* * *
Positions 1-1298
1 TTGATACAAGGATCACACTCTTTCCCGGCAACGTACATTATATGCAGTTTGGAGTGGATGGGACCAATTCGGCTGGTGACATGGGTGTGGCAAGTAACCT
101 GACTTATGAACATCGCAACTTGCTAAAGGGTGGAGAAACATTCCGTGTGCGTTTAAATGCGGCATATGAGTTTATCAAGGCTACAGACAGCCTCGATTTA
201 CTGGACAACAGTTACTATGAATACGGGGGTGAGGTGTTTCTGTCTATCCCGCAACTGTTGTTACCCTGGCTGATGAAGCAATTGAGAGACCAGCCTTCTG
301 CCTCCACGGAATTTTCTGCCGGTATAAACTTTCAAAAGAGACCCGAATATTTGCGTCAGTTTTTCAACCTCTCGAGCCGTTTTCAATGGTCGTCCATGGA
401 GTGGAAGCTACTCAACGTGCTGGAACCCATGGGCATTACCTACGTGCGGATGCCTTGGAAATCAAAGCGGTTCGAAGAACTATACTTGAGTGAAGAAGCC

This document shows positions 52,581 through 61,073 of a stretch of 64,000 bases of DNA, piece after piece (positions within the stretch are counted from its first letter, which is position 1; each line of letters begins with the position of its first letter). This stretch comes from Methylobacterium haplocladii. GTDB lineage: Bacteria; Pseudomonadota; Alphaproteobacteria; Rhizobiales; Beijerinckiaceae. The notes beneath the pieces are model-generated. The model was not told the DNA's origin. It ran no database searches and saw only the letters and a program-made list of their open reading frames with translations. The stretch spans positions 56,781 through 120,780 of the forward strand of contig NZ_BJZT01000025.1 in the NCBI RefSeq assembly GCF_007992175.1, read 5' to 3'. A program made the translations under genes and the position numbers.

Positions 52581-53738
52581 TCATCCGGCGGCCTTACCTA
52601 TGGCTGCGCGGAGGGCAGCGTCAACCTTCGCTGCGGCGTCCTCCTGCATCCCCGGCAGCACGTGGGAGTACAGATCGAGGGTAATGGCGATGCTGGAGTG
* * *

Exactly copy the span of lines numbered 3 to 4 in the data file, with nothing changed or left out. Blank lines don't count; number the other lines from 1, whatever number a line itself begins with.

101 GACTTATGAACATCGCAACTTGCTAAAGGGTGGAGAAACATTCCGTGTGCGTTTAAATGCGGCATATGAGTTTATCAAGGCTACAGACAGCCTCGATTTA
201 CTGGACAACAGTTACTATGAATACGGGGGTGAGGTGTTTCTGTCTATCCCGCAACTGTTGTTACCCTGGCTGATGAAGCAATTGAGAGACCAGCCTTCTG